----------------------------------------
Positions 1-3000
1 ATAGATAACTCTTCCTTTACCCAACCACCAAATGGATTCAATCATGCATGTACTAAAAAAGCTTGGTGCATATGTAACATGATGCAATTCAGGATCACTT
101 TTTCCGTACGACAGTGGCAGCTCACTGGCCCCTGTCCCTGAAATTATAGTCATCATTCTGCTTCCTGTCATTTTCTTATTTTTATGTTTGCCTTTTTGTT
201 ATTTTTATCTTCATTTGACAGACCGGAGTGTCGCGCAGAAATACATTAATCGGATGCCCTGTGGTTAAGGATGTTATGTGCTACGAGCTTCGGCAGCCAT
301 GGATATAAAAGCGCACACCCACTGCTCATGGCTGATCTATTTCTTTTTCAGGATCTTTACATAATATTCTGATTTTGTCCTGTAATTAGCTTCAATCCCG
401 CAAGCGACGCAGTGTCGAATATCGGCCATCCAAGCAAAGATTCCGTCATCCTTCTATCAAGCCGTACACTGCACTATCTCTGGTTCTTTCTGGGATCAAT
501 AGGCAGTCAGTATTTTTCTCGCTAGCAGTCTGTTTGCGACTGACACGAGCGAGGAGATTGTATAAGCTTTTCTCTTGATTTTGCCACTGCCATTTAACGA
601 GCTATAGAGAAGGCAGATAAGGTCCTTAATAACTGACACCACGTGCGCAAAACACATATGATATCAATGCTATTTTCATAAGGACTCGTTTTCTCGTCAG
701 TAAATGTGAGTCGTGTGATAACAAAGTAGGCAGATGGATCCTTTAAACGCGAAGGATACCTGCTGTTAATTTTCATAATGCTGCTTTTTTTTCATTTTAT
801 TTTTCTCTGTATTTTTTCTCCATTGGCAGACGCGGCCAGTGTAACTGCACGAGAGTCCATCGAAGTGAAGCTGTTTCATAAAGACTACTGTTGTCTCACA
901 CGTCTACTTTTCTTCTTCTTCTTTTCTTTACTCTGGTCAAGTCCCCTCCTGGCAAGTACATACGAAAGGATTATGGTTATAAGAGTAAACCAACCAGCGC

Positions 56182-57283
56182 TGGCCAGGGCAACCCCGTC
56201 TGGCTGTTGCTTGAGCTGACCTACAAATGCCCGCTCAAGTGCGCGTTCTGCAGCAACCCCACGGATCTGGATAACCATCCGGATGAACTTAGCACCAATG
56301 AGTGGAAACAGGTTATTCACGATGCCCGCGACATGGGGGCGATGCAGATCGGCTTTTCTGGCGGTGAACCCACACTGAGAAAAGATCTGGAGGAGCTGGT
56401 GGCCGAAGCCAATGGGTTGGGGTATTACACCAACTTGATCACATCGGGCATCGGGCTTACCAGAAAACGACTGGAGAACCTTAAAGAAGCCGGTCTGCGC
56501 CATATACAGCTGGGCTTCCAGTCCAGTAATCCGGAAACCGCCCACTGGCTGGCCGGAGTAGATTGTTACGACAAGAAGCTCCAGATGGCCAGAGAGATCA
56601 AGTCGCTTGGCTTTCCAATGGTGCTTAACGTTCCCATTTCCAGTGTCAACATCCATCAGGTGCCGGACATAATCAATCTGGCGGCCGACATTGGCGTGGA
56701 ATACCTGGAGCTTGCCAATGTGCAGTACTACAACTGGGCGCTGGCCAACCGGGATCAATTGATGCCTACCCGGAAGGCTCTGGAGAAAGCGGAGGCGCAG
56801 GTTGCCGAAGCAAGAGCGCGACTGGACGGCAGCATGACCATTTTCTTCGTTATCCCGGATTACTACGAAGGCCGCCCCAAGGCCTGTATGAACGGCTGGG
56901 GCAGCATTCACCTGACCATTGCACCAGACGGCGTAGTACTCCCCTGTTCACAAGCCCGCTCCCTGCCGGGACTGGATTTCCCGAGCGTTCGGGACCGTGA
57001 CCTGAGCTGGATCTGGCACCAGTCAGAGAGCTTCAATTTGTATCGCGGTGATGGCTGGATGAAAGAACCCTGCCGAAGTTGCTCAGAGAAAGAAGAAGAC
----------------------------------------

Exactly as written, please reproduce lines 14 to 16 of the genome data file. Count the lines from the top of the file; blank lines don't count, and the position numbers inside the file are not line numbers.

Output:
56201 TGGCTGTTGCTTGAGCTGACCTACAAATGCCCGCTCAAGTGCGCGTTCTGCAGCAACCCCACGGATCTGGATAACCATCCGGATGAACTTAGCACCAATG
56301 AGTGGAAACAGGTTATTCACGATGCCCGCGACATGGGGGCGATGCAGATCGGCTTTTCTGGCGGTGAACCCACACTGAGAAAAGATCTGGAGGAGCTGGT
56401 GGCCGAAGCCAATGGGTTGGGGTATTACACCAACTTGATCACATCGGGCATCGGGCTTACCAGAAAACGACTGGAGAACCTTAAAGAAGCCGGTCTGCGC